Monday May 29

August Poetry Paul Scot August is originally from Chicago but has spent more than half of his life now in Wisconsin. He has an MA in Creative Writing from UW-Milwaukee and is a former poetry editor of The Cream City Review. He has been nominated three times for a Pushcart Prize. He co-curates the Middle Coast Poets quarterly reading series in Milwaukee. His poetry has appeared or is forthcoming in Stoneboat, Heron Tree, Mead:the Magazine of Literature & Libations, Lindenwood Review, Louisville Review, South Dakota Review, Tygerburning, Midwestern Gothic, Los Angeles Review, Dunes Review, Naugatuck River Review, Passages North and elsewhere. His first book is completed and looking for a publisher.
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Leaving Chetek on Sunday Night



Homeward, I park by the shuttered canning plant
and walk along the ditch behind the grain elevator.
The trains have rolled through town at this time,
heading to Norma Junction to drop their hoppers
at the UP rail yard. Tonight’s no different. Two green
diesels pull their loads slowly in from the north,
their speed limited by poor rail joints and rotted
crossties. The headlights and a Leslie air horn warn
of their arrival, but I stand firm, a few yards from
the tracks. As the last sand-filled car lumbers by me
and moves south out of town, I step onto the tracks,
light up, and watch the F.R.E.D. light blinking back
at me. I lift the cigarette to my lips, and as the freight
crosses the Chetek River trestle and fades from sight,
I drop the butt onto the ballast between the rails,
walk back to my car, prepared for the darkness ahead.





Two Bedroom House For Sale in Chetek, WI



The bulbous shadow of the water tower falls over
the crossing gates where freight trains run alongside
the Keg-and-Cork. I came to this town with a woman
named Keary Lea, and we looked at houses to buy.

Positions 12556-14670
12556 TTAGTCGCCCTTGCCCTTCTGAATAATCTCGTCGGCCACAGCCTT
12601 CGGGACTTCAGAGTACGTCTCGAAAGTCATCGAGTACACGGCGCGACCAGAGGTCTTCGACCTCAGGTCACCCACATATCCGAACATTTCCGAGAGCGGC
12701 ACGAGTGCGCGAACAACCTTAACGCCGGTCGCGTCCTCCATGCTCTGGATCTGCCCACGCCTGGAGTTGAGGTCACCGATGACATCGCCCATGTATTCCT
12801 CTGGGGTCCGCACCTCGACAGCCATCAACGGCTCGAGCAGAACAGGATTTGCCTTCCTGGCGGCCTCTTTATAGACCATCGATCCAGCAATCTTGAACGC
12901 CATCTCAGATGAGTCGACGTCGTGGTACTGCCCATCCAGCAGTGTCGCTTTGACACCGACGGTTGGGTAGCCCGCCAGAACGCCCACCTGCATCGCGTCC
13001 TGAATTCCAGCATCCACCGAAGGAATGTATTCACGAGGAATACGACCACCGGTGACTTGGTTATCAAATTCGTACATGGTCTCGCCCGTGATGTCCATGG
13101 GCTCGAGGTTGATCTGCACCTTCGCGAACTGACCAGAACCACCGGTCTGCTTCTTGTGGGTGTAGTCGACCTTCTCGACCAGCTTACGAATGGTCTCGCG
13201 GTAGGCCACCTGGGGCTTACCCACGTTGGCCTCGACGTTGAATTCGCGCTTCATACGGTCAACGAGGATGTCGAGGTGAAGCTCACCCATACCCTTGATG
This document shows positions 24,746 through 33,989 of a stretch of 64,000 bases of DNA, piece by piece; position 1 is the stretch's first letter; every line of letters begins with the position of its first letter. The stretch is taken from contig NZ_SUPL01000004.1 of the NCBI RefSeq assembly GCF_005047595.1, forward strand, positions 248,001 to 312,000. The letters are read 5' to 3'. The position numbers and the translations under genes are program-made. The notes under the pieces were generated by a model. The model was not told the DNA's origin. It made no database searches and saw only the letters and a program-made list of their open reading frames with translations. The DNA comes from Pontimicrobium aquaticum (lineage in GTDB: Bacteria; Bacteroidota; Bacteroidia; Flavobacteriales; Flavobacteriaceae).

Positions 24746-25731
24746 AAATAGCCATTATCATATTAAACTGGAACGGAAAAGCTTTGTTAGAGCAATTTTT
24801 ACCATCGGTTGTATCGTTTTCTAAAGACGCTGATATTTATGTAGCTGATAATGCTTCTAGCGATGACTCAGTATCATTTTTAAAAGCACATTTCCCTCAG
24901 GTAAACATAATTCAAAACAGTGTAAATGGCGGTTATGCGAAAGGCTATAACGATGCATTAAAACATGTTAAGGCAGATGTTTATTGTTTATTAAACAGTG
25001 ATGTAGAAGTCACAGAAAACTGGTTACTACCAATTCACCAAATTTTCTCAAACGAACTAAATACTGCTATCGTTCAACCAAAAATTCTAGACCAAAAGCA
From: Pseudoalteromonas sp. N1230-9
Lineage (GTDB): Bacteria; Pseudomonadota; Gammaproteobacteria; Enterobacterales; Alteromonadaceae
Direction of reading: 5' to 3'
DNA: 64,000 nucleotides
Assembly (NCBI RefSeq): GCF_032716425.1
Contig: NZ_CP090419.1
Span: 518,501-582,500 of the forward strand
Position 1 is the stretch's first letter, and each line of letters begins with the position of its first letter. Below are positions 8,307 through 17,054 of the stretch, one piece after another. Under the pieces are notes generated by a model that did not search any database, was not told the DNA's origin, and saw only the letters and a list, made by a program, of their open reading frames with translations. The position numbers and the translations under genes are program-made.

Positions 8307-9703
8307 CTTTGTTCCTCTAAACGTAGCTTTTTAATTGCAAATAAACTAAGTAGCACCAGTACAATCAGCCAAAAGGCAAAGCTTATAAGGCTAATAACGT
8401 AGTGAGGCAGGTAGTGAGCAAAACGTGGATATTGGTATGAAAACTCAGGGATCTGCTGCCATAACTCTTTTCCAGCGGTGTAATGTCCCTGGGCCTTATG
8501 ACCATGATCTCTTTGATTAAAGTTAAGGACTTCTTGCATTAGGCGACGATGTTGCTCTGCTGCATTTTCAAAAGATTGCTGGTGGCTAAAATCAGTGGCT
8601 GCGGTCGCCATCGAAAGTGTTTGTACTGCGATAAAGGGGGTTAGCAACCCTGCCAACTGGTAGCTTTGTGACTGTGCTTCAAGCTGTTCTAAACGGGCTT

She died in Chicago several years later, mostly alone.
I still have the ticket in my wallet. I can leave anytime,
but the streamlined passenger train hasn’t stopped
here for almost forty-seven years and the railroad depot
is just a sun-burnt shadow in the weeds across the tracks
from the lumberyard. An entire forest of mixed hardwoods
was chopped and milled into thick rectangles to support
ninety pound jointed rail shipped across the country
from Pittsburgh steel mills now shuttered and turned
into malls. The house we bought is back on the market.





The Ice Finally Goes Out on Lake Chetek



There are frequent cracks this morning
from out on the lake as the ice goes out,
followed by musical minutes that sound
as if someone was scattering chandeliers
on a wood floor one handful of crystals
at a time. You lie there for hours until
it goes silent, and when you get out of bed
and walk out on the deck for a smoke,
the lake is calm, a deep blue-black that barely
rises against the small beachfront outside
your parent’s house. The pier that runs
into the lake from the foot of the stairs
is twisted. Posts lean hard left while planks
of wood are snapped and separated from frame.
A large gap has formed between where stairs
end and pier begins, as if it were an organ
rejected by the body of a sand and rock-filled
shoreline. You think about making the leap
from the bottom step onto the wounded decking,
but the odd angle of it, plus the dark cold color
of the water gives you pause. Instead, you slip
from your shoes and walk down to the sand
and let the icy water rise against your feet.
You’re aware of being watched, and if you turn
around you’ll see your mother up in the bay
window, a worried look on her face. The same
look she has been wearing since you drove
up last week to get away from the lawyers,
the paperwork, and the angry phone calls, all
the non-stop reminders of another failure.
Although this time you think it’s not your fault,
even if it still seems like frozen needles penetrate
your skin, and a thin layer of bluish ice stretches
across every surface that is not yet numb.